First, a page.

What I noticed about my own drawing what that the first half was dotted with individuals, and the last half was more communal, more outward. I had drawn a bus in the last decade, thinking of the work pilgrimage that Peter and I have made to Guatemala each summer for the past nine years. Why had I put that there? What did it mean? How was it about spiritual companionship?
That night, I dreamed of my Dutch grandmother…Flossina Zylstra Zoet…holding a book of Bible stories. And when I awoke, I was thinking about that bus in Guatemala, crowded with 24 Americans, on our way to a worksite high in the mountains. In the stillness, I recognized the connection. My grandmother had only a 5th grade education, and yet she was a strong, capable woman who made a difference in her community. She kept learning throughout her life, but she left school at age 11 to begin working.
Last year, one of the pilgrims asked me why we keep going back. "Don’t you get bored?" he said. "Don’t you want to see other parts of the country? Or go somewhere else?" I couldn’t answer the question then, but I think I know the answer now. The seed of faith and mission that my grandmother planted in my life is bearing fruit. The call to Guatemala is not about me really. It’s about practicing hope together with these hard-working Mayan villagers. I believe that a 5th grade education can be enough to provide a good start for those children, especially the girls, who would not otherwise learn to read and count in Spanish (which is not their native language). They will create the future for Guatemala in their own way.
Some stones we can roll away with effort and planning. The Guatemala pilgrimage is not charity. There is enough local leadership to initiate the project. The villagers, mostly sharecroppers, purchase land for the school and level it by hand before we get there. PAVA, a local non-profit, provides a mason, a cement mixer and other building materials. For $15,000, the village gets a three-room school with windows instead of a stifling corn-stalk stockade. Our labor simply helps to move the project along – and create an experience of working together. Part of the registration fee goes toward building materials. Seekers Church added $6500 for the project this year because many of us have participated in this yearly work pilgrimage.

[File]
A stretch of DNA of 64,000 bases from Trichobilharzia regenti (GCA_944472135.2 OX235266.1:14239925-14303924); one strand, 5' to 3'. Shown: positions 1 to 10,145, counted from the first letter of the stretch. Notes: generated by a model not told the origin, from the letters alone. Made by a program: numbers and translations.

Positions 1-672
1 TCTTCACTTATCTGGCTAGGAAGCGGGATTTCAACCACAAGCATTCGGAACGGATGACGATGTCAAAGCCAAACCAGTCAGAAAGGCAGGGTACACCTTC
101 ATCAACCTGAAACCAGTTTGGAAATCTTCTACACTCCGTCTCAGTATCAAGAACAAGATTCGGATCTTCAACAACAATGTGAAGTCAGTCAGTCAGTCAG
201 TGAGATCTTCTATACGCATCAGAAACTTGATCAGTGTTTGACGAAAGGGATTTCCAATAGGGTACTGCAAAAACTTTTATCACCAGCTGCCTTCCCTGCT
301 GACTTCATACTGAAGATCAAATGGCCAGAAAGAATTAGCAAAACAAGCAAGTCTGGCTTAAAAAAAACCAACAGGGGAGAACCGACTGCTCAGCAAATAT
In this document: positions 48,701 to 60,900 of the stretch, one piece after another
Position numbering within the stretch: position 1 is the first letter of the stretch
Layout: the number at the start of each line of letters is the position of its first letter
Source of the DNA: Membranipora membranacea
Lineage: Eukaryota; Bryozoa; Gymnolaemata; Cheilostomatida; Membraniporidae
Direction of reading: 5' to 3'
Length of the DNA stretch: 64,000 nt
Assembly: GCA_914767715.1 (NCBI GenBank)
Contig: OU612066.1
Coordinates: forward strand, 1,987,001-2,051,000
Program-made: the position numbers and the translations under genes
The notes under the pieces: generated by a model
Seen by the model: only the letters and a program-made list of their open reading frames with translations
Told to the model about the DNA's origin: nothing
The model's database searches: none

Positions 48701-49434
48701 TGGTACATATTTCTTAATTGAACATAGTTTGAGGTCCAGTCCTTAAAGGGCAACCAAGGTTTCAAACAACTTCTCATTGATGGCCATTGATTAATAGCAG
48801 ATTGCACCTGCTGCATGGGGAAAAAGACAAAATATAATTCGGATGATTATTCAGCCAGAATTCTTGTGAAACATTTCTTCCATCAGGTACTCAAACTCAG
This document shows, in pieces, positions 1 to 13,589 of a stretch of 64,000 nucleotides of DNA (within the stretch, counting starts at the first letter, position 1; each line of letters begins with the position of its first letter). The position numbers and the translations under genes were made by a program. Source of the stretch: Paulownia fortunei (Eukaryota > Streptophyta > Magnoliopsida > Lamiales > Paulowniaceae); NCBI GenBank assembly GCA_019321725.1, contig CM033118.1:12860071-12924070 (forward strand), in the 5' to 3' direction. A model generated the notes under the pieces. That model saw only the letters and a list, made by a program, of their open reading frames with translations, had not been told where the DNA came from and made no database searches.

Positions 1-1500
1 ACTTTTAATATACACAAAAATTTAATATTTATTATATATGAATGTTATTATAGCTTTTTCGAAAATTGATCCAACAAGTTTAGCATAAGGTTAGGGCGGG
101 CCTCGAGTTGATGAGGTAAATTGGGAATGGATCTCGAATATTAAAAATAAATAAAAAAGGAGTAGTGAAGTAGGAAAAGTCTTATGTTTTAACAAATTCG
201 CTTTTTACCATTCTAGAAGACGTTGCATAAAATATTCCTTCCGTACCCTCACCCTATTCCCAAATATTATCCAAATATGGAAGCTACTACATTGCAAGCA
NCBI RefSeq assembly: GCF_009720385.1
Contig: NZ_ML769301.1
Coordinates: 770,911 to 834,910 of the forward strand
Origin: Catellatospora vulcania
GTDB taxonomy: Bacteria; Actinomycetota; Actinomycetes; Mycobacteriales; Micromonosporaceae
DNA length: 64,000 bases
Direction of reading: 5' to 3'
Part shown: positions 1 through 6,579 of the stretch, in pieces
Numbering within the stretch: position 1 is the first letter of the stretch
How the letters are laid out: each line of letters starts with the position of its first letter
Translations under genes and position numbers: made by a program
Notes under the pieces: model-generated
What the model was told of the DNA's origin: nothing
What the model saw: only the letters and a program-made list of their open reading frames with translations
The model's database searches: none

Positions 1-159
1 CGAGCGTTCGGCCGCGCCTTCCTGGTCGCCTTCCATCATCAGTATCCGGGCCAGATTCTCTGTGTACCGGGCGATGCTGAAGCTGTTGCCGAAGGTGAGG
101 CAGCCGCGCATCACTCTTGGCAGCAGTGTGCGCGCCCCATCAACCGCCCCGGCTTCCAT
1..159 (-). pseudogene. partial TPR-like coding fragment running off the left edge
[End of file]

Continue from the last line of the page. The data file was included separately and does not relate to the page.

But some stones we cannot roll away ourselves. Things go wrong. Plans change. PAVA is also finding it harder to raise funds in the current economy. Peter and I worry about finding new pilgrims as people become more fearful of spending money and time to help others. People are also frightened when they read stories in the paper like the abduction of Gladys Monterroso – apparently done to warn her husband against human rights revelations. Fear is an intractable boulder that we encounter every day.
Courage to act in the face of fear comes from trust and faith. For me, it’s about responding to God’s call – as the women were doing on that dark morning, so long ago. We are the rest of the story! I will be taking the Guatemala pilgrimage with me on silent retreat, as a way to prepare my heart for the unexpected things I know we will encounter. And I can trust that the angel who will be waiting in that cave will surprise me with something else as well. What are the boulders standing in your way? Which ones can you move by yourself? Where are you being called to practice hope in the face of fear?
Today we will come to the communion table to celebrate the whole story of Jesus and the Risen Christ. As we break off a piece of bread, remember the physical death of Jesus – how the end of his life brought three scared women to an empty tomb. And as we drink the cup, remember the angel’s promise – that the Risen Christ is waiting for us in the very place we left to get here.
With the saints of all the ages, let us proclaim the ancient Easter greeting:
Christ is risen!
He is risen indeed!